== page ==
Research, Essays, Commentaries – Inspired by the Social-Cultural-Political Thought of Sri Aurobindo (PLUS a bit of photography too!)
Of all the leaders who played a defining role in the Indian National Movement and helped to give it a definite shape and direction, the one who remains the most misunderstood, the least talked about and the most ignored is Sri Aurobindo. Yet his influence on his contemporaries, many of them senior in age and experience, and most notably among the youth of the country, was the most considerable and most outstanding. This was acknowledged b luminaries like Bepin Chandra Pal, Bal Gangadhar Tilak, Lala Lajpat Rai, Brahmabandhav Bandopadhyaya, Tagore, C R Das and many others, and nearer our times b stalwarts such as K M Munshi, Nani Palkhivala, Dr. Karan Singh.
More recently, no less a person than the former Prime Minister of India, Shri Atal Bihari Vajpayee, in his reflections in his Independence speech in 2004, explicitly and emphatically made the point that India’s greatness was destined for much higher goals her mere independence. He quoted an extract of Sri Aurobindo’s message for India’s Independence on August 15, 1947 which says:
“I have always held and said that India was arising, not to serve her own material interests only, to achieve expansion, greatness, power, and prosperity – though these too she must not neglect,- and certainly not like others to acquire domination of other peoples, but to live also for God and the world as a helper and leader of the whole human race.” (Autobiographical Notes, CWSA, Vol. 36, p. 475)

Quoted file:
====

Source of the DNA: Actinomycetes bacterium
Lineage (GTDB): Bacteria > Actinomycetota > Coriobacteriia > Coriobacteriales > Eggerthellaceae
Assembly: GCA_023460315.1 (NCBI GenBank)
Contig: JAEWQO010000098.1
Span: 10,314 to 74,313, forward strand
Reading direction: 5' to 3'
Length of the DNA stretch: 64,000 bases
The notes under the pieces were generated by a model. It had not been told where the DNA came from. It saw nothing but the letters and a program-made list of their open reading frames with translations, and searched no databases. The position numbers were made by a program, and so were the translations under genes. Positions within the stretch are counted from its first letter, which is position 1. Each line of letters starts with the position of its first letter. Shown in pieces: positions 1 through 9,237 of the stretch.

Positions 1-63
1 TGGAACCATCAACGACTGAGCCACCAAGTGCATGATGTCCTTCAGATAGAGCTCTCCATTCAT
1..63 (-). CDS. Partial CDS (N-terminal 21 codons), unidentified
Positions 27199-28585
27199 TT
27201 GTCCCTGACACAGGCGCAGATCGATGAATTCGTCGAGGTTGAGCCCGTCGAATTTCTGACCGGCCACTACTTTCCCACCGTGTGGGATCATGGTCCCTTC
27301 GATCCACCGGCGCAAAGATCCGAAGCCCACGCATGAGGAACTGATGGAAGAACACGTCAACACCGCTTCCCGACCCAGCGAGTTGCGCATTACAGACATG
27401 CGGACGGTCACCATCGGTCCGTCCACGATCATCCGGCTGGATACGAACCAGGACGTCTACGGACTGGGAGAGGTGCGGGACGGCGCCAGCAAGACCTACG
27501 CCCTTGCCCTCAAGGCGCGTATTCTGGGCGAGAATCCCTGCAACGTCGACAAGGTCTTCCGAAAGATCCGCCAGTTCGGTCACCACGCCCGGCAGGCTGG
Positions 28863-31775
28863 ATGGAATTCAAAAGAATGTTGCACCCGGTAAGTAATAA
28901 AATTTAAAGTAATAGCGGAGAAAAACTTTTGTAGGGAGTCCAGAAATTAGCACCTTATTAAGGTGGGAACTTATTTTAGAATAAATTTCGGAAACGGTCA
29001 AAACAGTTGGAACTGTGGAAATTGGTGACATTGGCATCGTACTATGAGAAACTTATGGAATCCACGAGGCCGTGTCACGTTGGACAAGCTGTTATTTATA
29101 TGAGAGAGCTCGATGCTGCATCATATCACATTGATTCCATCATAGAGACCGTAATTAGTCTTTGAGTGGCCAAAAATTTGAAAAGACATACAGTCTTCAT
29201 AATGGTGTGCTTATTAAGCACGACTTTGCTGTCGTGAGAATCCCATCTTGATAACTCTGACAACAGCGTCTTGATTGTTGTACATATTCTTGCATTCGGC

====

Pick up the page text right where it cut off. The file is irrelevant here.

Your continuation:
The Prime Minister went on to say that “This, I believe, is the quintessence of India’s work, now and in the future.” He dared to say that which no other world leader would dare say, that which no other leader could even conceive of.
There is the common perception that Boycott was something that was invented by Gandhi. This is not true. It was Sri Aurobindo who first put forward a complete theory of Boycott and advocated an economic, national, educational, judicial and an administrative boycott. With each negative boycott, he had a positive plan as well. He laid down clear and specific guidelines for setting up Swadeshi, a national education system, national arbitration courts, national organisation for self-government; his vision was indeed a rare combination of remarkable idealism and practical programmme of action taking care of all the nitty-gritties of organisation. Again he was the pioneer to give the trumpet call for poorna swaraj or complete independence for India.
There is still some idle speculation as to why Sri Aurobindo through whom “the disarmed and emasculated millions spoke with defiance and pride to the civilised world in the strength of their new found self-confidence and hip,” who was the “the Prophet of Renascent India, the Tribune of the people, the Quarter-Master General of the Nationalists” (K R Srinivasa Iyengar) should suddenly disengage himself from politics and depart for Pondicherry. Critics and detractors cavil at this departure terming it contemptuously as an “escape,” not caring to read what he has said unambiguously in one of his statements.